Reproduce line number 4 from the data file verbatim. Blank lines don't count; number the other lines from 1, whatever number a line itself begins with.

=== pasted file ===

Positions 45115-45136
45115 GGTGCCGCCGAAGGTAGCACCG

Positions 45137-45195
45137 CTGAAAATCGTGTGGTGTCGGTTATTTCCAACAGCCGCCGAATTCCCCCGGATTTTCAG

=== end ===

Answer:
45137 CTGAAAATCGTGTGGTGTCGGTTATTTCCAACAGCCGCCGAATTCCCCCGGATTTTCAG